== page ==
Czech brewers have established a “beer fund” to fight rising imports of cheap, low-quality beers, the daily Hospodářské noviny reported on Monday. Members of the fund include Plzeňský Prazdroj, Heineken, Budvar as well as the Czech Beer and Malt Association. Under the motto “Czech beer - Our Beer”, the alliance plans to stage marketing campaigns to draw attention to the issue, and to support the EU’s protected geographical indication for Czech-produced beers. The head of the Czech Beer and Malt Association, František Šámal, said the project should ensure a long-term sustainability of Czech beer. Imports of foreign, mainly Polish beer, increased nearly three times last year, reaching just below one million hectolitres.
In today’s business news: Czech Railways has released an estimate of the damages that the strike caused the company, Prague’s taxi drivers and hotel owners benefit from the transport strike, the metallurgical company ArcelorMittal Ostrava sees profits of 758 million Czech crowns, the Finance Ministry has halted its administrative proceedings against the betting giant Sazka and the Manpower Employment Outlook Survey predicts an increase of employment opportunities by 3 percent in the next quarter.
The number of direct foreign investment projects in the Czech Republic increased last year by 16 percent, according to a survey by the consultancy firm Ernst & Young released on Thursday. In 2010, there were 71 such investments projects in the Czech Republic, placing the country 14th among other European nations. Ernst & Young’s Magdalena Souček said good infrastructure and qualified workforce continued to attract investors. The Czech government’s CzechInvest agency last year intermediated foreign investments of around 16.2 billion crowns, mainly in the country’s manufacturing and IT sectors.
The Czech economy grew at an annual rate of 2.8 percent in the first three months of the year, according to figures by the Czech Statistical Office released on Thursday. The growth was 0.3 percent higher than expected, the office said, adding that it was mainly fuelled by foreign trade with Germany, the Czech Republic’s largest export market. However, some analysts note that the economies of all neighbouring countries grew faster than that of the Czech Republic both in the first quarter of 2011 and the whole of 2010, as lower government spending and household consumption slowed down the Czech growth rate.
Former CEO of the lottery firm Sazka, Aleš Hušák, who still holds the position of chairman of firm’s board of directors, appealed in Thursday against last week’s decision of a Prague court to declare bankruptcy on Sazka. Mr Hušák was fired as Sazka CEO by the company’s trustee-in-bankruptcy on Tuesday. The company, which got into problems over the construction of a multi-purpose arena in the capital; last week, the firm’s board of creditors approved a loan of 500 million crowns to pay for the company’s operations. The news agency ČTK reported on Thursday that this week, Sazka’s revenues rose by 24 percent compared to the previous week.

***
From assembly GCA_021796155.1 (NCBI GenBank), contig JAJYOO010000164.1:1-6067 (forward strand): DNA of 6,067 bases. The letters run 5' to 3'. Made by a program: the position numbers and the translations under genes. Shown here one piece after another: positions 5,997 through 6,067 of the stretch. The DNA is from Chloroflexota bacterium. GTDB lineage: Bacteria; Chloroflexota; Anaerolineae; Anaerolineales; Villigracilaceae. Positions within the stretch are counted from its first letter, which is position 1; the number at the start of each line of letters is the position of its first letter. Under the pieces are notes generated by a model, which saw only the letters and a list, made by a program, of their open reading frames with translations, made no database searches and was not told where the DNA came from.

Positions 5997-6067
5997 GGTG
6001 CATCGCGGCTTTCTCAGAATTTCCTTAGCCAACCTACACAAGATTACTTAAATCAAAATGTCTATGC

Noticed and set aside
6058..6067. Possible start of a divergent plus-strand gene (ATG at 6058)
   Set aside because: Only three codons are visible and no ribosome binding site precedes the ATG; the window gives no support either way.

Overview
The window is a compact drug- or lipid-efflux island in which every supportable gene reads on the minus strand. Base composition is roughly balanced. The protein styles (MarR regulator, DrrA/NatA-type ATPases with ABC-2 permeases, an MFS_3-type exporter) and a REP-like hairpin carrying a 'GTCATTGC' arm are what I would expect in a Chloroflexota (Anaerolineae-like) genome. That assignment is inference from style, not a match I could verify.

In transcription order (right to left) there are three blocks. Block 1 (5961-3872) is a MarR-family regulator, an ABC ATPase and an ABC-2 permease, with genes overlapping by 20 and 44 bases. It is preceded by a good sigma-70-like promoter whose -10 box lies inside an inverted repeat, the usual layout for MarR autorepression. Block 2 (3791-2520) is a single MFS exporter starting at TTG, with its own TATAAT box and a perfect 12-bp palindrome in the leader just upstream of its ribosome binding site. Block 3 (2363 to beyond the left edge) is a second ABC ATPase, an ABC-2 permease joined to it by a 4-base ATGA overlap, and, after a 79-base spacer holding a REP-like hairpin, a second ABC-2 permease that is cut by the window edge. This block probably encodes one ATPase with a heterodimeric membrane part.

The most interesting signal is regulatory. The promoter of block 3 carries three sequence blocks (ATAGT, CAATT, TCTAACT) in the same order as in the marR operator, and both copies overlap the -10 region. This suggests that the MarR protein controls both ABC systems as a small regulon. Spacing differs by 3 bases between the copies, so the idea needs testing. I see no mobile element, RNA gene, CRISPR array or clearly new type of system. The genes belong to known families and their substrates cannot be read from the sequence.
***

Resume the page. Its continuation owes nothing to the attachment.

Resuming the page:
The planned demolition of an Art Nouveau building on Prague’s Wenceslas Square is drawing increasing opposition in the form of an on-line petition, while seeing hundreds take part in a protest meeting on Tuesday on the square itself. The building in question, 1601 Opletalova, is not itself a heritage site but is located within a protected area. The owners and developers want to tear the structure down (as well as gut the interiors of two adjacent buildings) to make room for a new commercial centre. Other than the petition, few obstacles stand in
The number of shops owned by members of the Czech Republic’s sizable Vietnamese minority has now risen to around 3,000, the newspaper Lidové noviny reported on Saturday. Vietnamese immigrants own corner shops selling mainly foodstuffs, as well as clothing stores and nail salons. Their combined turnover is around CZK 30 billion a year. While in the past the Vietnamese were known for running market stalls, the newspaper said in a few years they would be doing business almost exclusively in bricks and mortar shops.
The lottery company Sazka is in bankruptcy as of May 30 and its board of directors has lost the right to handle the company's assets which will now be administered by an insolvency administrator. The decision was reached at a meeting of the company’s creditors on Friday. Sazka´s management wants to turn to court to defend itself against the decision on bankruptcy. The company was declared insolvent at the end of March.
An insolvency court has approved the declaration of bankruptcy on the troubled lottery firm Sazka, as proposed at Friday’s meeting of the company’s creditors. The decision came after the court heard claims lodged against Sazka worth of around 41.1 billion crowns, or nearly 2.4 billion US dollars. Sazka’s biggest creditors, the financial groups PPF and KKCG, said they would like the firm to continue its lottery and betting business on condition the company’s current management including CEO Aleš Hušák is replaced. The country’s oldest and largest lottery operator got into problems over a construction of a multi-billion sports arena in Prague. In March, it was declared insolvent..
Language exams for foreigners seeking permanent residency permit to become tougher
Czech teenager builds second-largest ever Millennium Falcon LEGO model
Gunman kills six patients in Ostrava hospital, two more fighting for their lives
Press: Era of 100-crown lunch special is over, as food prices rocket
HN: Developers aiming to sell co-living concept in Prague